NASA managers order 'radius block' stiffeners for all external tank stringers

Editor's note...
  • Posted at 07:02 PM, 01/10/11: NASA managers order 'radius block' stiffeners for all external tank stringers
  • Corrected at 7:42 PM, 01/10/11: Fixing Endeavour launch target
CBS News

KENNEDY SPACE CENTER, FL--Senior NASA managers Monday agreed to install stiffeners all the way around the shuttle Discovery's external tank to beef up structural ribs, or stringers, that are susceptible to cracks when exposed to ultra-low-temperature propellant. Engineers say the modifications can be completed in time to support at launch as early as Feb. 24, assuming the work goes smoothly no other major problems develop.

The so-called radius block plates will be attached to the top few inches of all the stringers making up the ribbed intertank that separates the external tank's liquid oxygen and hydrogen sections. Eight known cracks in five of the 108 stringers already have been repaired by splicing in fresh stringer segments and installing doublers for additional strength.

Technicians work to install radius block stiffeners on structural ribs, or stringers, making up the intertank section of the shuttle Discovery's external tank. The modifications are expected to make the stringers less susceptible to cracks. (Photo: NASA)
The cracks occurred near the top of the intertank where the stringers meet a large flange that supports the bottom of the liquid oxygen tank. Ultra-low-temperature liquid oxygen causes the tank to contract during fueling, which tends to pull the upper sections of the stringers inward.

The tank was designed to cope with that contraction, but it appears a specific lot of aluminum alloy used in this tank's construction provided less strength than expected. The tanks scheduled for use with the shuttle Endeavour in April and the shuttle Atlantis in June or July were built with alloys that are believed to have the proper strength.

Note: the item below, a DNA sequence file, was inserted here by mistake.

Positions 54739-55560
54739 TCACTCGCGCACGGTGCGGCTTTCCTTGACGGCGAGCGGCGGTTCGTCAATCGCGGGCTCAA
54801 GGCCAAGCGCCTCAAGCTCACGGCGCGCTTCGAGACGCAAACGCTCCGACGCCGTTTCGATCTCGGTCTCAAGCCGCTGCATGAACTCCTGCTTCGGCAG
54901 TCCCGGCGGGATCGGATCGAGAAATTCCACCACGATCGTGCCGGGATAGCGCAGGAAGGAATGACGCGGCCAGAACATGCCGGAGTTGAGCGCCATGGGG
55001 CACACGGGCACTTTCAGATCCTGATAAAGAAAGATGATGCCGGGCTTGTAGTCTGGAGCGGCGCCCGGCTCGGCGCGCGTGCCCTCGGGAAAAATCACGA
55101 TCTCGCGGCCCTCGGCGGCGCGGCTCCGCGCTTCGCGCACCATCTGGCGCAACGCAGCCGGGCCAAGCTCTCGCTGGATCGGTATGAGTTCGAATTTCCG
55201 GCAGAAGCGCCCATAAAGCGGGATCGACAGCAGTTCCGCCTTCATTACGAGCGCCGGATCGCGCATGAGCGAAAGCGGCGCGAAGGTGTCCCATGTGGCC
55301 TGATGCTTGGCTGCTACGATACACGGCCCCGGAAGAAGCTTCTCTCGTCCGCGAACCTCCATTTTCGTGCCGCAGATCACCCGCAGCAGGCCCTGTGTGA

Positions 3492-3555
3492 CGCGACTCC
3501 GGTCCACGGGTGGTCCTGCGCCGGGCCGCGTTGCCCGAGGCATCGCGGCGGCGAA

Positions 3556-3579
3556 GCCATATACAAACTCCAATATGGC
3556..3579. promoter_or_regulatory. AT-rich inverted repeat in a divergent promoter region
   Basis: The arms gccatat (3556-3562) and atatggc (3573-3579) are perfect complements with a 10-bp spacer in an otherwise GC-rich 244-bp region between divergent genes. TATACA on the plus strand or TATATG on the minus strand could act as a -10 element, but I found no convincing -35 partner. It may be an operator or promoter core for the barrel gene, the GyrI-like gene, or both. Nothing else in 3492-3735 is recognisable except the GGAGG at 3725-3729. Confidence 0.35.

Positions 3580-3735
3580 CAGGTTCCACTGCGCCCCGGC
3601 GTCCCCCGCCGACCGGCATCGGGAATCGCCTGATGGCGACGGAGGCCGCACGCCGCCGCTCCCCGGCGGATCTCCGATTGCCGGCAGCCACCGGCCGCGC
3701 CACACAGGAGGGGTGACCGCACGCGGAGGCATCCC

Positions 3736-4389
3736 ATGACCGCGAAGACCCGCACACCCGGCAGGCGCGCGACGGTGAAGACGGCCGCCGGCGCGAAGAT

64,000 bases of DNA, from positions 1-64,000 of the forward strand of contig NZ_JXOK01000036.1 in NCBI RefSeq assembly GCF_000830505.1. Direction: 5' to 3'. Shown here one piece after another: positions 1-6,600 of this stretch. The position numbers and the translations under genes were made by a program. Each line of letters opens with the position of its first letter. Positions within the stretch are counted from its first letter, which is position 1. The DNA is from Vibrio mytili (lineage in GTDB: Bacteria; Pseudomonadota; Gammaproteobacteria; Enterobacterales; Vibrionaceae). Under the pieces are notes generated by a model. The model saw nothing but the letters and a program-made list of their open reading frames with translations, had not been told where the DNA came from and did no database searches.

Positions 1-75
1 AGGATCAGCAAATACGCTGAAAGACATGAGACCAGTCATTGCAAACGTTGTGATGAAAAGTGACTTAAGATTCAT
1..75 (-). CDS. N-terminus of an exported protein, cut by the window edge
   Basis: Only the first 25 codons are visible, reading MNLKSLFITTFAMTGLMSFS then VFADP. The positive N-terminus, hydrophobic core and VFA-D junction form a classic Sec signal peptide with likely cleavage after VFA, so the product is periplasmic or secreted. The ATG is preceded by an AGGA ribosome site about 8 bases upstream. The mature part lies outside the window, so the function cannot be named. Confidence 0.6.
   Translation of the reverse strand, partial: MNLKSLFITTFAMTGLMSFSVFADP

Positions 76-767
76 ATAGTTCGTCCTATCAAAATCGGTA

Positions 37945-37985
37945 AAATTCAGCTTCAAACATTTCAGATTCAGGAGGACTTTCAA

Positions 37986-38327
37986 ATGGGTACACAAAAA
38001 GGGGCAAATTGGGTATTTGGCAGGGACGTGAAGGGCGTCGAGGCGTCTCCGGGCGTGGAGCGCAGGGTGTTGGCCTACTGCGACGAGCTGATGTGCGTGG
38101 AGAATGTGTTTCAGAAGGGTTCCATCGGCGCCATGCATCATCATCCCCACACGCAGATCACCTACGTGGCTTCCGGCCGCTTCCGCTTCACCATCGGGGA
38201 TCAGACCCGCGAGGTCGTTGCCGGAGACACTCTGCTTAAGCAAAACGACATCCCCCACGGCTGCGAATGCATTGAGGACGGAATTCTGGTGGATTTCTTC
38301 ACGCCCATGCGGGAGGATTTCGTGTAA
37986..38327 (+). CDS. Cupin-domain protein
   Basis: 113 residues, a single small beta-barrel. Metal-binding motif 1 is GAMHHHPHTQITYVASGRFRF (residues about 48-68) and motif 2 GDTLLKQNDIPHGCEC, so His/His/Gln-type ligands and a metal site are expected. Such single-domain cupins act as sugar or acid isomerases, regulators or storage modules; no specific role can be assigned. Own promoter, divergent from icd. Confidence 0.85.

To strengthen the rest of the stringers in Discovery's tank, radius block plates will be riveted into place over the anchors that hold the existing stringers in place. Testing indicates the modification will ensure the tank is up to the rigors of fueling and launch, giving it the safety margin needed to clear Discovery for flight.

But additional analysis will be needed to make sure the modifications do not introduce any unintended consequences. Sources said shuttle Program Manager John Shannon decided to press ahead with the repairs in parallel with work to flight certify the modifications. While that approach could lead to additional delays if the certification runs into problems, a senior manager said the tank could not be flown "as is" and that it made sense to proceed with repairs in parallel based on the results of testing to date.

In any case, engineers are proceeding cautiously in the wake of an incident in which a technician, working to drill out a stringer fastener so a cracked segment could be removed, inadvertently drilled into the underlying skin of the liquid oxygen tank. The damage was minimal and technicians were expected to simply buff out the blemish. But as a result, NASA managers have decided to leave each stringer's top-most fastener in place and to install radius blocks over fasteners two through seven instead.